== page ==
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      to acknowledge them could place undue strain on a network.  Upon
      client restart or reestablishment of a network connection, it is
      expected that clients will send SUBSCRIBE requests to refresh
      potentially stale state information; such requests will reinstall
      subscriptions in all relevant nodes.

   If the NOTIFY transaction fails due to the receipt of a 404, 405,
   410, 416, 480-485, 489, 501, or 604 response to the NOTIFY request,
   the notifier MUST remove the corresponding subscription.  See
   [RFC5057] for further details and notes about the effect of error
   codes on dialogs and usages within dialog (such as subscriptions).

      A notify error response would generally indicate that something
      has gone wrong with the subscriber or with some proxy on the way
      to the subscriber.  If the subscriber is in error, it makes the
      most sense to allow the subscriber to rectify the situation (by
      re-subscribing) once the error condition has been handled.  If a
      proxy is in error, the periodic sending of SUBSCRIBE requests to
      refresh the expiration timer will reinstall subscription state
      once the network problem has been resolved.

   NOTIFY requests MUST contain a "Subscription-State" header field with
   a value of "active", "pending", or "terminated".  The "active" value
   indicates that the subscription has been accepted and has been
   authorized (in most cases; see Section 6.2).  The "pending" value
   indicates that the subscription has been received, but that policy
   information is insufficient to accept or deny the subscription at
   this time.  The "terminated" value indicates that the subscription is
   not active.

   If the value of the "Subscription-State" header field is "active" or
   "pending", the notifier MUST also include in the "Subscription-State"
   header field an "expires" parameter that indicates the time remaining
   on the subscription.  The notifier MAY use this mechanism to shorten
   a subscription; however, this mechanism MUST NOT be used to lengthen
   a subscription.

      Including expiration information for active and pending
      subscriptions is necessary in case the SUBSCRIBE request forks,
      since the response to a forked SUBSCRIBE request may not be
      received by the subscriber.  [RFC3265] allowed the notifier some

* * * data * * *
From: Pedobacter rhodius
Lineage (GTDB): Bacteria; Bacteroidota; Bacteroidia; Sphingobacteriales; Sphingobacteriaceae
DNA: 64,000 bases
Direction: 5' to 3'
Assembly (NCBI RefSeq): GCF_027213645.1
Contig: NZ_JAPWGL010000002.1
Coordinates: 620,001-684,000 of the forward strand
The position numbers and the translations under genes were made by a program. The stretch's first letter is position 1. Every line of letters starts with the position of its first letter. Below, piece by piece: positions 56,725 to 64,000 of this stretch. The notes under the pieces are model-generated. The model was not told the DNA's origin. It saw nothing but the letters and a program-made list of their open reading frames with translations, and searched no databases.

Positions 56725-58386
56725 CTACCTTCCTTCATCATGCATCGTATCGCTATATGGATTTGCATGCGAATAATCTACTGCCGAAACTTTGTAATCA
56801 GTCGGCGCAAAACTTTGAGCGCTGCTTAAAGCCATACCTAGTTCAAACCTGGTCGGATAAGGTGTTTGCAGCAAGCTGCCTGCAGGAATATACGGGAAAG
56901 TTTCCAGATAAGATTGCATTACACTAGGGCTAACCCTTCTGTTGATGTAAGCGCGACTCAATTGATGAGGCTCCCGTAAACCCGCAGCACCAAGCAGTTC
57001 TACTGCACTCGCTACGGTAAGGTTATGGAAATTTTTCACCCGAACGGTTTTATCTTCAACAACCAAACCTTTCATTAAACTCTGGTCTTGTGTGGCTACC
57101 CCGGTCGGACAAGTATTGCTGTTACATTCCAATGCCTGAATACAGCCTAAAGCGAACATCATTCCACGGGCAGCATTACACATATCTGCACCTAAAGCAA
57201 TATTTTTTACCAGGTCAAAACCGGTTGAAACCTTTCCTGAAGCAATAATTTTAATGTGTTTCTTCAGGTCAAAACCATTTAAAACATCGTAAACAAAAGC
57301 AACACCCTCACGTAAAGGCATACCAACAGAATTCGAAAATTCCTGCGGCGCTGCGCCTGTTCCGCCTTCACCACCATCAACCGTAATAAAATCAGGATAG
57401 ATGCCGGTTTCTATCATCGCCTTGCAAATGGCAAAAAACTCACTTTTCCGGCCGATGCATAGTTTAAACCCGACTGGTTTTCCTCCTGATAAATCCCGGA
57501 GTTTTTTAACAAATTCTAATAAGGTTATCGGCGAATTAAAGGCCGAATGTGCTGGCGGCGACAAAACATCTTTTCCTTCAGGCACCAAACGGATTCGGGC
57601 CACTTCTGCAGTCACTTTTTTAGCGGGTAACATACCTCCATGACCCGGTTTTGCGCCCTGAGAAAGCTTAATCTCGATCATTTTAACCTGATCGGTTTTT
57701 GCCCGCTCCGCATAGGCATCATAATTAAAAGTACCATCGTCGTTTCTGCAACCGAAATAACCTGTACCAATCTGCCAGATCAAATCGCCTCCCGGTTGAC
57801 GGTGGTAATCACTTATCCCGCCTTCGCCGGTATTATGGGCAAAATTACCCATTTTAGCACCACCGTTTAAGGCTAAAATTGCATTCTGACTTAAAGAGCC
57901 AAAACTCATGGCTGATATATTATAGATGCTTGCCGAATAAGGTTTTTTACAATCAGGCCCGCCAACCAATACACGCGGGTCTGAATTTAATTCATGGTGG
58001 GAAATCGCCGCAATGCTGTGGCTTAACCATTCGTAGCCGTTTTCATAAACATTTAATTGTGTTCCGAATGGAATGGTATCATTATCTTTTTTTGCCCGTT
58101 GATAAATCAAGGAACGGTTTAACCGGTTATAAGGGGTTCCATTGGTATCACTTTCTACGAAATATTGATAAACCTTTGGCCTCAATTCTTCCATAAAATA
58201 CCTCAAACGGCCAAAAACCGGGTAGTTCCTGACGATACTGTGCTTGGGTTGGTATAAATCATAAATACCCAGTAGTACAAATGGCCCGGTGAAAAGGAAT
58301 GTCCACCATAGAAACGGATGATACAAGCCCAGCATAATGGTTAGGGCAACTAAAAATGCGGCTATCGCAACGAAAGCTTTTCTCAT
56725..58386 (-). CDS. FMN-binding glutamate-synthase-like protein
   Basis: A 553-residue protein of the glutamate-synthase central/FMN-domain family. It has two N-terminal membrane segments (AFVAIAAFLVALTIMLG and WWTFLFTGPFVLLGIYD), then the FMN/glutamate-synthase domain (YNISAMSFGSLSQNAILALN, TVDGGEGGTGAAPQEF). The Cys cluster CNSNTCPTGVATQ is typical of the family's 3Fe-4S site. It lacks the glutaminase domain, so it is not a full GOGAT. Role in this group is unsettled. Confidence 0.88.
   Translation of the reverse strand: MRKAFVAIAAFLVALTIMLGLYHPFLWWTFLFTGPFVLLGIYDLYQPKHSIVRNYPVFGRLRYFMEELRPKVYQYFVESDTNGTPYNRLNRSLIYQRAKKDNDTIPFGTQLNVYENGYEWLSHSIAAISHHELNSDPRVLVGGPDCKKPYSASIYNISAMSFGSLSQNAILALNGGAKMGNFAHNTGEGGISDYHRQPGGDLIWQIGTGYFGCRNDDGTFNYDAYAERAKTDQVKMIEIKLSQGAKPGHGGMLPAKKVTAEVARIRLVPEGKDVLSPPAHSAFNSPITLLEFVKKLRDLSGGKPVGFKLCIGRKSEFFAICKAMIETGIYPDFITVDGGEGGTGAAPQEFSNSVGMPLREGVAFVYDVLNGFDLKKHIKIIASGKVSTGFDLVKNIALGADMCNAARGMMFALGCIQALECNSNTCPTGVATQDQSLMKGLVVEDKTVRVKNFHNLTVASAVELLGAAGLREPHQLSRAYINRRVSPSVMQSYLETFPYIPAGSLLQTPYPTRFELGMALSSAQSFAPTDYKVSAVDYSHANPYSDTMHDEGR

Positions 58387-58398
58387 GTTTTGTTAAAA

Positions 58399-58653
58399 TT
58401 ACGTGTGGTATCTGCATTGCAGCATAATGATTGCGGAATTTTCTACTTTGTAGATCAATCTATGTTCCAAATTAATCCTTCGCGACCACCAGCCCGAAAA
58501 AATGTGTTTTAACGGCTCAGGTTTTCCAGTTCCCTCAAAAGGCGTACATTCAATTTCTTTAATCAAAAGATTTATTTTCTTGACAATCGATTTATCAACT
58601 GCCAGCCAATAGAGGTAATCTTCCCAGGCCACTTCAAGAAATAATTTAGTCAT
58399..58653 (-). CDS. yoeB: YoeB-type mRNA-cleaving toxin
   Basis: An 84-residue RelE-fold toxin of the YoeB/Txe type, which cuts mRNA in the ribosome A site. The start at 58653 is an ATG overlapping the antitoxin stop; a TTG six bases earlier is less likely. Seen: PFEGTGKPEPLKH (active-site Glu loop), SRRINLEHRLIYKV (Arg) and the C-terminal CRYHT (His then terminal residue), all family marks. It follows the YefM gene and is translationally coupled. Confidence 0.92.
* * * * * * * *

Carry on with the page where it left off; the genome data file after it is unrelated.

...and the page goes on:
discretion in the inclusion of this parameter, so subscriber
      implementations are warned to handle the lack of an "expires"
      parameter gracefully.  Note well that this "expires" value is a
      parameter on the "Subscription-State" header field NOT the
      "Expires" header field.





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      The period of time for a subscription can be shortened to zero by
      the notifier.  In other words, it is perfectly valid for a
      SUBSCRIBE request with a non-zero expires to be answered with a
      NOTIFY request that contains "Subscription-Status:
      terminated;reason=expired".  This merely means that the notifier
      has shortened the subscription timeout to zero, and the
      subscription has expired instantaneously.  The body may contain
      valid state, or it may contain a neutral state (see
      Section 5.4.7).

   If the value of the "Subscription-State" header field is
   "terminated", the notifier SHOULD also include a "reason" parameter.
   The notifier MAY also include a "retry-after" parameter, where
   appropriate.  For details on the value and semantics of the "reason"
   and "retry-after" parameters, see Section 4.1.3.

4.2.3.  PSTN/Internet Interworking (PINT) Compatibility

   The "Event" header field is considered mandatory for the purposes of
   this document.  However, to maintain compatibility with PINT (see
   [RFC2848]), notifiers MAY interpret a SUBSCRIBE request with no
   "Event" header field as requesting a subscription to PINT events.  If
   a notifier does not support PINT, it SHOULD return 489 (Bad Event) to
   any SUBSCRIBE requests without an "Event" header field.

4.3.  Proxy Behavior

   Proxies need no additional behavior beyond that described in
   [RFC3261] to support SUBSCRIBE and NOTIFY transactions.  If a proxy
   wishes to see all of the SUBSCRIBE and NOTIFY requests for a given
   dialog, it MUST add a "Record-Route" header field to the initial
   SUBSCRIBE request and all NOTIFY requests.  It MAY choose to include
   "Record-Route" in subsequent SUBSCRIBE requests; however, these
   requests cannot cause the dialog's route set to be modified.

   Proxies that did not add a "Record-Route" header field to the initial
   SUBSCRIBE request MUST NOT add a "Record-Route" header field to any
   of the associated NOTIFY requests.

      Note that subscribers and notifiers may elect to use Secure/
      Multipurpose Internet Mail Extensions (S/MIME) encryption of
      SUBSCRIBE and NOTIFY requests; consequently, proxies cannot rely
      on being able to access any information that is not explicitly
      required to be proxy-readable by [RFC3261].







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4.4.  Common Behavior

4.4.1.  Dialog Creation and Termination

   Dialogs usages are created upon completion of a NOTIFY transaction
   for a new subscription, unless the NOTIFY request contains a
   "Subscription-State" of "terminated."

   Because the dialog usage is established by the NOTIFY request, the
   route set at the subscriber is taken from the NOTIFY request itself,
   as opposed to the route set present in the 200-class response to the
   SUBSCRIBE request.

   NOTIFY requests are matched to such SUBSCRIBE requests if they